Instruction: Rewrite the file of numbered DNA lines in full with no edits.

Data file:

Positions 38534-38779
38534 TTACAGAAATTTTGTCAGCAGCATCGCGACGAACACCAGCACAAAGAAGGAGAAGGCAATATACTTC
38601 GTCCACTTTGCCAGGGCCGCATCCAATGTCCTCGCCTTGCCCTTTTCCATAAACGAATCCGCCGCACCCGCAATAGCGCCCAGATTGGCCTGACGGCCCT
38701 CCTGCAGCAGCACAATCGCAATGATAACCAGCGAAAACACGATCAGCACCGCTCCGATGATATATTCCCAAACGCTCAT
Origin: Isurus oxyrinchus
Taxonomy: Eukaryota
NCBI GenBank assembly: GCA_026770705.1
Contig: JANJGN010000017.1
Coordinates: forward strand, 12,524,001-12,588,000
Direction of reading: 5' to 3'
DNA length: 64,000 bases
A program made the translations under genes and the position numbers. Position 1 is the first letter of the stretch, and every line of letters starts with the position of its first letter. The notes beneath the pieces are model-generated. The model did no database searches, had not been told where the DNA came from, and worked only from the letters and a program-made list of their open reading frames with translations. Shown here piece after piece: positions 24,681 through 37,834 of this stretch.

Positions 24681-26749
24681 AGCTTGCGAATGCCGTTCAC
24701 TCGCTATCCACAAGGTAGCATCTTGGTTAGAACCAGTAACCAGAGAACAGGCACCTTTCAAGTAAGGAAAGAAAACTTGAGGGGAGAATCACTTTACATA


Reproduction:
Positions 38534-38779
38534 TTACAGAAATTTTGTCAGCAGCATCGCGACGAACACCAGCACAAAGAAGGAGAAGGCAATATACTTC
38601 GTCCACTTTGCCAGGGCCGCATCCAATGTCCTCGCCTTGCCCTTTTCCATAAACGAATCCGCCGCACCCGCAATAGCGCCCAGATTGGCCTGACGGCCCT
38701 CCTGCAGCAGCACAATCGCAATGATAACCAGCGAAAACACGATCAGCACCGCTCCGATGATATATTCCCAAACGCTCAT
Origin: Isurus oxyrinchus
Taxonomy: Eukaryota
NCBI GenBank assembly: GCA_026770705.1
Contig: JANJGN010000017.1
Coordinates: forward strand, 12,524,001-12,588,000
Direction of reading: 5' to 3'
DNA length: 64,000 bases
A program made the translations under genes and the position numbers. Position 1 is the first letter of the stretch, and every line of letters starts with the position of its first letter. The notes beneath the pieces are model-generated. The model did no database searches, had not been told where the DNA came from, and worked only from the letters and a program-made list of their open reading frames with translations. Shown here piece after piece: positions 24,681 through 37,834 of this stretch.

Positions 24681-26749
24681 AGCTTGCGAATGCCGTTCAC
24701 TCGCTATCCACAAGGTAGCATCTTGGTTAGAACCAGTAACCAGAGAACAGGCACCTTTCAAGTAAGGAAAGAAAACTTGAGGGGAGAATCACTTTACATA